In brief: Deaths mar peace in Israel, Palestine
JERUSALEM – Tensions rose Tuesday between Israelis and Palestinians after two separate killings – one by each side – shattered what had been a period of relative calm in recent months.
At a northern West Bank hitchhiking stop, an Israeli settler was stabbed to death by a Palestinian man who stole the settler’s gun and attacked nearby soldiers before being arrested, officials said. It was the first such killing of an Israeli by a Palestinian in the West Bank in 18 months.
Separately, the government said Israel Defense Forces killed a Gaza Strip-based militant accused of participating in rocket attacks, including one earlier this month that struck the Israeli resort city of Eilat from the Sinai Peninsula.
The Israeli airstrike was the first targeted killing of a Gaza militant since a November cease-fire ended eight days of clashes between Israel and Hamas, the Islamist group that controls Gaza. Under that Egyptian-brokered truce, Hamas agreed to halt all rocket fire from Gaza, and Israel agreed to stop targeted assassinations.
Israeli Prime Minister Benjamin Netanyahu defended the Gaza strike.
“We will not accept the sporadic firing of rockets from either Gaza Strip or Sinai,” he said. “We will act, and are acting, in order to defend Israeli citizens.”
Al-Aqsa Martyrs Brigade, the military wing of Palestinian Authority President Mahmoud Abbas’ Fatah Party, took responsibility for the attack, calling it revenge for Israel’s treatment of Palestinian prisoners.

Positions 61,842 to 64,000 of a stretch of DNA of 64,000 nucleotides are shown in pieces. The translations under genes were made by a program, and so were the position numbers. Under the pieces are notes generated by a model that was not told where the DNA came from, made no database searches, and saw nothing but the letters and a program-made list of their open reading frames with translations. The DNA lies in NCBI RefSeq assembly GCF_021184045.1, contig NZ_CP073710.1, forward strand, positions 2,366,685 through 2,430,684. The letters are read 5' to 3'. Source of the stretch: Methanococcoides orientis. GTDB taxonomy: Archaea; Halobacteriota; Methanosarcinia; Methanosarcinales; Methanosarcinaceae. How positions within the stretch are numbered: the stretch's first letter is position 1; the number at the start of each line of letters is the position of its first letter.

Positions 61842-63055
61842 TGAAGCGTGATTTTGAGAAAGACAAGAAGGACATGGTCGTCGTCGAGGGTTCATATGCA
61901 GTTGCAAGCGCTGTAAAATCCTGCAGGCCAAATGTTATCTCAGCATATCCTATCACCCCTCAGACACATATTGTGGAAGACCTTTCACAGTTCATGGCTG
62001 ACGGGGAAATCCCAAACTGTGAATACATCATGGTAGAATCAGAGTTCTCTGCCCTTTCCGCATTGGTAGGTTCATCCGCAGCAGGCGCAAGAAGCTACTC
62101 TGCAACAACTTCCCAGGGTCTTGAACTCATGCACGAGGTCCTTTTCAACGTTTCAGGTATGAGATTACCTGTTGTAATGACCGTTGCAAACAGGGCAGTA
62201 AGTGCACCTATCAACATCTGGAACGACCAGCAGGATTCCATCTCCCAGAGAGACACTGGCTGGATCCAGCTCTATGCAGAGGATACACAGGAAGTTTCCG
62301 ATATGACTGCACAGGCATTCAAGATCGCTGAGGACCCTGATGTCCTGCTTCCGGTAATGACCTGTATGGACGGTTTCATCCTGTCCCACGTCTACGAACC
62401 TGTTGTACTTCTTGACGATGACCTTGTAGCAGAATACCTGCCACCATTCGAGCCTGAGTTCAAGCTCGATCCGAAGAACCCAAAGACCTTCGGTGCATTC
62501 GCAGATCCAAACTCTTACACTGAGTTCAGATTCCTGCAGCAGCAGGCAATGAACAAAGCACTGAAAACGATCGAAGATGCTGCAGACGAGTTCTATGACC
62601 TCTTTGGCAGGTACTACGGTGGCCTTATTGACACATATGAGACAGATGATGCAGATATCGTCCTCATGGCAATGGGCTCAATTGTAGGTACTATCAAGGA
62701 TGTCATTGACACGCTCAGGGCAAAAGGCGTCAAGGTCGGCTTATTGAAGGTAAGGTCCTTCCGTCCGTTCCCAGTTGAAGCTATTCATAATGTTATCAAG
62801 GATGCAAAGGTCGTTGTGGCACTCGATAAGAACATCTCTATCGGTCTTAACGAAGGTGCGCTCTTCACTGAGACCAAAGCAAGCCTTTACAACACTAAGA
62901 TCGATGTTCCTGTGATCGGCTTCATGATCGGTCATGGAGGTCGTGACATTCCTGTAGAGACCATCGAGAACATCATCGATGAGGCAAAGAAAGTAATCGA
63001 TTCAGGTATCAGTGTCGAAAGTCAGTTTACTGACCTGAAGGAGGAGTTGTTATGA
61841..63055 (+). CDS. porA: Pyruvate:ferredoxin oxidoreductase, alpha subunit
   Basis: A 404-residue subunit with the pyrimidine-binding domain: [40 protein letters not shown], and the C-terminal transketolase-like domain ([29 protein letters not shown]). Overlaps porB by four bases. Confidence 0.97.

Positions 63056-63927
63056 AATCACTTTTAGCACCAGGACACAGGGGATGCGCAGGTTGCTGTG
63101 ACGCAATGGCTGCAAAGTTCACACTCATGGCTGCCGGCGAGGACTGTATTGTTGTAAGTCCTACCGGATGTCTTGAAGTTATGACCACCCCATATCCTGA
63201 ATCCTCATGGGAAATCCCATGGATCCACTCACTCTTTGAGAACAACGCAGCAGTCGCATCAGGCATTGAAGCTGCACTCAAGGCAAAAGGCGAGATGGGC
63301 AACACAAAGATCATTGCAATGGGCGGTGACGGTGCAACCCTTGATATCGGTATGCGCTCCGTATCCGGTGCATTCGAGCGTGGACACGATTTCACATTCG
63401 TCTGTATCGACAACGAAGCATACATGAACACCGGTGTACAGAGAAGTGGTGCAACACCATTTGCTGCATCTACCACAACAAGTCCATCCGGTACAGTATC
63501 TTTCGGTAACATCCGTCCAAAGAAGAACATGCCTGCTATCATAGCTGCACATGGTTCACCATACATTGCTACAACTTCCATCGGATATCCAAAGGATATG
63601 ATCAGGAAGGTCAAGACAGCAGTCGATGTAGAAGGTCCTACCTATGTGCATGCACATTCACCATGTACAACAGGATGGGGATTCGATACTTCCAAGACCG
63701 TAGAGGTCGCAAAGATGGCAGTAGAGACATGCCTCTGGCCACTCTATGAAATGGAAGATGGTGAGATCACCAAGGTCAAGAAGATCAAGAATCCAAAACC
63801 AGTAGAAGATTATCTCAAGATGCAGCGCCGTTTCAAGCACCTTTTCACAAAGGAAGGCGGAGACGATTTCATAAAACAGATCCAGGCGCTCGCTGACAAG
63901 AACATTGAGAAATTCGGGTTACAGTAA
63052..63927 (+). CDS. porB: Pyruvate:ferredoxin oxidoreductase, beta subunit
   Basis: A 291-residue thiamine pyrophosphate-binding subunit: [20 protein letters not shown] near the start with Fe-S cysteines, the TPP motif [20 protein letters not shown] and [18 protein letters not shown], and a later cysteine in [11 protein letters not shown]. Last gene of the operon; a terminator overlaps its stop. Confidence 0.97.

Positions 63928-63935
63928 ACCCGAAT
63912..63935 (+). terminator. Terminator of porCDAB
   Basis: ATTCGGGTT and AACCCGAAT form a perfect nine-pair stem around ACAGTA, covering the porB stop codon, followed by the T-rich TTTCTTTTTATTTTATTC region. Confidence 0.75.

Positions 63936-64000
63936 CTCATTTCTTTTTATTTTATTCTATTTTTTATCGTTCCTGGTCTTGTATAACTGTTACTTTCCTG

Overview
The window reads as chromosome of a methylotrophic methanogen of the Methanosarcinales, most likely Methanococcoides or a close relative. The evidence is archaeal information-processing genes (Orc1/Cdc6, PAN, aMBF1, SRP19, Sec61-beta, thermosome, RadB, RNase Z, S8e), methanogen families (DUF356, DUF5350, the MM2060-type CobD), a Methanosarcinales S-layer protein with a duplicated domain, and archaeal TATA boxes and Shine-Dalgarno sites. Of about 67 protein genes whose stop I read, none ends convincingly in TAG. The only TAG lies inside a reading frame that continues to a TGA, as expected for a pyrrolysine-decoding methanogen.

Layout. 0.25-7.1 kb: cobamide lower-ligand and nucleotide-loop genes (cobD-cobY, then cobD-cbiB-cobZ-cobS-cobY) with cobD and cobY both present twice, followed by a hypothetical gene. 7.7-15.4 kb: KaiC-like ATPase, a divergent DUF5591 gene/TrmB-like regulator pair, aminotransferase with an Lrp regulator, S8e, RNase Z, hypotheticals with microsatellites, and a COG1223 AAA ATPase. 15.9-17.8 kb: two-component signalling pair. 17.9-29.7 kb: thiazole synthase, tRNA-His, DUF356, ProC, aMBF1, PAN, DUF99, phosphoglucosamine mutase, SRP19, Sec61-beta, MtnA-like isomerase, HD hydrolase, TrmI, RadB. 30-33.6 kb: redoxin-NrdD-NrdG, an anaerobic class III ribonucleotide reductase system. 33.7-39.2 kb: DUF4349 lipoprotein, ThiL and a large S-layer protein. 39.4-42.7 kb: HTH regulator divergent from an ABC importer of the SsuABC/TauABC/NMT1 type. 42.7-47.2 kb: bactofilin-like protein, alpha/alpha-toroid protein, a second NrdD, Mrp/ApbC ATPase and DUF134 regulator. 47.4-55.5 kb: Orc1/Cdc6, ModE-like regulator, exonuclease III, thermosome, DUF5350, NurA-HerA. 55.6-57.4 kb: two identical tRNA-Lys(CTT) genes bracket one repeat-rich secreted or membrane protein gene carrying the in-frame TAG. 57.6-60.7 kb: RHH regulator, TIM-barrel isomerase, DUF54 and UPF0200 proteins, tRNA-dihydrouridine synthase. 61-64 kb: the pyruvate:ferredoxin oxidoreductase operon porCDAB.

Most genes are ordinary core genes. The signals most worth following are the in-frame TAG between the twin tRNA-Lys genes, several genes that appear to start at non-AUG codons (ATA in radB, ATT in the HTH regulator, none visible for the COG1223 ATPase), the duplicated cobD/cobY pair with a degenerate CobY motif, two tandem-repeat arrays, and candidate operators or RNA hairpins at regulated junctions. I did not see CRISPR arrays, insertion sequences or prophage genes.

Ex-premier’s jailing deemed rights abuse
KIEV, Ukraine – Ukraine’s jailing of former Prime Minister Yulia Tymoshenko was a politically motivated violation of her rights, Europe’s human rights court ruled Tuesday, dealing a harsh blow to President Viktor Yanukovych, who has insisted that the case against his top opponent was not political.
The prosecution of Tymoshenko, the country’s most vocal opposition leader, has strained the former Soviet state’s ties with the European Union and the United States. Tuesday’s ruling put fresh pressure of Yanukovych to ensure Tymoshenko’s release if he wants to sign a key cooperation agreement with the EU later this year.
There was no immediate comment from the government, other than a promise to closely analyze the ruling.
Tymoshenko, a heroine of Ukraine’s 2004 pro-democracy Orange Revolution who was instantly recognizable for her blond braid wrapped around her head like a crown, was sentenced to seven years in prison in October 2011 after being convicted of exceeding her powers as premier while negotiating a gas contract with Russia.
The West has condemned Tymoshenko’s jailing and other legal cases against her as politically motivated and insisted on her release.